The mystery of what creates the rare and healthy sugar found in stingless bee honey has been solved by researchers at the University of Queensland, in collaboration with Queensland Health Forensic and Scientific Services.
The team found that trehalulose sugar – which is not found in other honeys or as a major component in other foods – is produced in the intestines of bees.
Dr Natasha Hungerford, UQ organic chemist and head of research, said the origin of this rare sugar has been a puzzle since the discovery of high levels of trehalulose sugar in stingless bee honey.
“We weren’t sure whether the trehalulose came from an external source – possibly native flora,” Dr Hungerford said.
“It could have been something in the resin of trees that stingless bees collect and take home to their nests – because unlike European honey bees, which store their honey in honeycombs made only from wax. bee, stingless bees store their honey in small jars made from a mixture of beeswax and tree resins. ”
Stingless bees are found throughout the tropics and subtropics of the world.
The largest European bees (Apis mellifera) produce much more honey and are the main honey-producing species in the world.
However, stingless bee honey which is highly prized as a specialty food, is known in native cultures for its medicinal properties and attracts a high price tag.
“Trehalulose is digested more slowly and there is no sudden spike in blood sugar that you get from other sugars,” Dr. Hungerford said.
She said the UQ team wanted to determine whether the trehalulose content of stingless bee honey could be increased, potentially making stingless bee honey more valuable.
“We fed confined colonies of Australian stingless bees Tetragonula carbonaria the most common sugars found in flower nectar – sucrose, glucose, and fructose.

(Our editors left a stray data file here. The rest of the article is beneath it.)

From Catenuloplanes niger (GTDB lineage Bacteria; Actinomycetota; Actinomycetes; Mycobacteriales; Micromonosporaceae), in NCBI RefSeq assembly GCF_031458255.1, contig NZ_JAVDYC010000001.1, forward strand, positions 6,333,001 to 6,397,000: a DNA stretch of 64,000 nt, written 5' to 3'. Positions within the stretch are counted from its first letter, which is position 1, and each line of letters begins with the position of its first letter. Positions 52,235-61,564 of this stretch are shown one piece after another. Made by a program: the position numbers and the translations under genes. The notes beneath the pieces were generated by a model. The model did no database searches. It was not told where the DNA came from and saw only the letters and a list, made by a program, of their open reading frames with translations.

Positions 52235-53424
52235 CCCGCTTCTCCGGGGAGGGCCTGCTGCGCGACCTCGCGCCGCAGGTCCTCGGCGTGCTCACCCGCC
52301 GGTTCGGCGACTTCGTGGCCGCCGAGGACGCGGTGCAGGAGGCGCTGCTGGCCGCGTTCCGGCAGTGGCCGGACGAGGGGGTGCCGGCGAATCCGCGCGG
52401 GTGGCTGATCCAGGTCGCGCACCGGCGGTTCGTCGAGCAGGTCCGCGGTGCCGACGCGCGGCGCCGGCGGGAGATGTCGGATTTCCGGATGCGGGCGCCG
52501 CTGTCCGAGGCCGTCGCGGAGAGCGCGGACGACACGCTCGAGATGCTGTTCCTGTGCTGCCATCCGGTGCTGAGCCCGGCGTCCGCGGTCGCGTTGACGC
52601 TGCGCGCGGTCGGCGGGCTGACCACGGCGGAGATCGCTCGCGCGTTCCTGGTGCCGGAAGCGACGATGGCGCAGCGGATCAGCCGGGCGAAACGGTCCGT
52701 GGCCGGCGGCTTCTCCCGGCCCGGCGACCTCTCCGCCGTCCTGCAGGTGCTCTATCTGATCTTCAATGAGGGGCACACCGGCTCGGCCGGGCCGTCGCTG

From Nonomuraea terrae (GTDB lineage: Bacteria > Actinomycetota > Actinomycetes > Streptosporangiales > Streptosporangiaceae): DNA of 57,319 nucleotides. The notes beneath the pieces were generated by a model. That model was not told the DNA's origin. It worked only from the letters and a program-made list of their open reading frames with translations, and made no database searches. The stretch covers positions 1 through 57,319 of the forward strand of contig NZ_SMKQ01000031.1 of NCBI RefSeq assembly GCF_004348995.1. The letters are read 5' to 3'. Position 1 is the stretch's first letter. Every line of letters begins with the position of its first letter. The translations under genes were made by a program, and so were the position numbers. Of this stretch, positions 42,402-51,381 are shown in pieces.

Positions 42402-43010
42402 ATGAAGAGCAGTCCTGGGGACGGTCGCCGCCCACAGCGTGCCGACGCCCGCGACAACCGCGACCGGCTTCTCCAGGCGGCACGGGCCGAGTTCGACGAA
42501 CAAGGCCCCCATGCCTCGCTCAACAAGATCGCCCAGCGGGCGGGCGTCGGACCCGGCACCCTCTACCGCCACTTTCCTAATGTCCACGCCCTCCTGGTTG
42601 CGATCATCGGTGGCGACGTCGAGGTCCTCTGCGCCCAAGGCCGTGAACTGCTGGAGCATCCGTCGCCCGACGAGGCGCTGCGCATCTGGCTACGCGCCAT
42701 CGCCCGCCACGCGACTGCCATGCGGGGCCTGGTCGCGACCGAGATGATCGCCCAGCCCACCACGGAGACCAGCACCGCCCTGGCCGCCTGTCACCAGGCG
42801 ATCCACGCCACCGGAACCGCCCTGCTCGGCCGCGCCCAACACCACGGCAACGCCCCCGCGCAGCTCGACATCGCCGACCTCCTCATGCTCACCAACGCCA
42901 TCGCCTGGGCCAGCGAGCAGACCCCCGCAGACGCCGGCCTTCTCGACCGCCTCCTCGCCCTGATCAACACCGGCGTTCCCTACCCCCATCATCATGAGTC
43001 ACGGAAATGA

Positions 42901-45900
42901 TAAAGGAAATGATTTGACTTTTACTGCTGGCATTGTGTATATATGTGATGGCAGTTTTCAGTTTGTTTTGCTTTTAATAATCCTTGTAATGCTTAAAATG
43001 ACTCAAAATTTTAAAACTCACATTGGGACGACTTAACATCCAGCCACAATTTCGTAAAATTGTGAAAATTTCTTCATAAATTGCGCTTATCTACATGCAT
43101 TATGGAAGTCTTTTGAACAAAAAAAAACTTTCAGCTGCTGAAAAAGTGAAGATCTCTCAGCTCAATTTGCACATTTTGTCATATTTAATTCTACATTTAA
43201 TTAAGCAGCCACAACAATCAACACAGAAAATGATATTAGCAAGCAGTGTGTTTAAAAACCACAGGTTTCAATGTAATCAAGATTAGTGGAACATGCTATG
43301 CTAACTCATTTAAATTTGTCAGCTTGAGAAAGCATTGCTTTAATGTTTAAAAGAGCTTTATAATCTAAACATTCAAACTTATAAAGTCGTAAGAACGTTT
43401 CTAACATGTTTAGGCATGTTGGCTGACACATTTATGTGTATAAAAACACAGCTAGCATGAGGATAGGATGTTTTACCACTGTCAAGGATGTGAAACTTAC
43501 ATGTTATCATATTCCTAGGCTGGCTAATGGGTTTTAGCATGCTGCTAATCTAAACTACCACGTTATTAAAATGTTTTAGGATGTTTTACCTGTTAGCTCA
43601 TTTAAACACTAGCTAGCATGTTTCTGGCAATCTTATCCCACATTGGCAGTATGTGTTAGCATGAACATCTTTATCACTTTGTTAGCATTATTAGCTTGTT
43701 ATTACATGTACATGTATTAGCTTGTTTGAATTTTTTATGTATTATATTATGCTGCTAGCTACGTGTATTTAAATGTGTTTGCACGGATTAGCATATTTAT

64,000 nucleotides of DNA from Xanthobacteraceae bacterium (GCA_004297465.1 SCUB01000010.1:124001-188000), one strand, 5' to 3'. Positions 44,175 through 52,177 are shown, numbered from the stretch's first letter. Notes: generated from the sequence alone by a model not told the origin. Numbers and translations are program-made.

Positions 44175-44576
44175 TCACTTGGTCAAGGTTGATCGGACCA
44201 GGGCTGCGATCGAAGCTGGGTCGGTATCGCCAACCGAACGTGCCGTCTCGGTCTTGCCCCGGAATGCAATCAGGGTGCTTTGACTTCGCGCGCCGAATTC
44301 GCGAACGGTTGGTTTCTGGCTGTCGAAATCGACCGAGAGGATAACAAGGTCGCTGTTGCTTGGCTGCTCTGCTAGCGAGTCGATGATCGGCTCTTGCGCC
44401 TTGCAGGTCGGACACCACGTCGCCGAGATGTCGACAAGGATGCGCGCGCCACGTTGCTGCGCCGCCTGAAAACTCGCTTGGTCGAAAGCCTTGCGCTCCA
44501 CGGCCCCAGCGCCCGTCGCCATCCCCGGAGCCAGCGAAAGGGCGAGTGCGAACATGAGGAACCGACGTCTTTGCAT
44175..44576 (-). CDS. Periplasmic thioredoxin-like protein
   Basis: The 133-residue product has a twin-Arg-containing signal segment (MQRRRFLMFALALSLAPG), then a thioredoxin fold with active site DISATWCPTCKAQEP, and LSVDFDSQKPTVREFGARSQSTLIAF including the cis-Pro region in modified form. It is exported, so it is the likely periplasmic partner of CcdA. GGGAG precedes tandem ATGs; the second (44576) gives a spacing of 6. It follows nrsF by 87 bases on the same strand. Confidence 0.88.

“What we found is that stingless bees have a unique ability to convert sucrose to trehalulose and to produce trehalulose-rich honey in their gut.”
Native plants such as Grevillea and Banksia are believed to have nectar rich in sucrose, and bees that feed on these plants are believed to naturally produce trehalulose-rich honey.
The team also found that stingless bees fed a solution containing table sugar could convert it to “honey” containing high levels of trehalulose.
“But the ‘honey’ they produce from table sugar does not meet the requirements of real stingless bee honey which is made from nectar,” said Dr Hungerford.
“The honey that we produced in the lab is actually fake honey, and we were able to distinguish it from natural honey by isotopic tests.
“This trehalulose-rich syrup that was produced could be considered a potential side product of stingless bees, but it is not honey.
“It is also not good for the health of the hive to feed the bees only with table sugar.
“Honey contains a complex range of phytochemicals derived from the nectar, which makes it of vital importance for brood rearing and the expansion of the colony’s population.”
The UQ team will now work to identify different horticultural crops that have a nectar rich in sucrose.
“We want to study the nectar sugars found in crops such as macadamia, lychee and avocado, and whether stingless bee pollination of these crops could result in a high level of trehalulose in their honey,” said Dr Hungerford.
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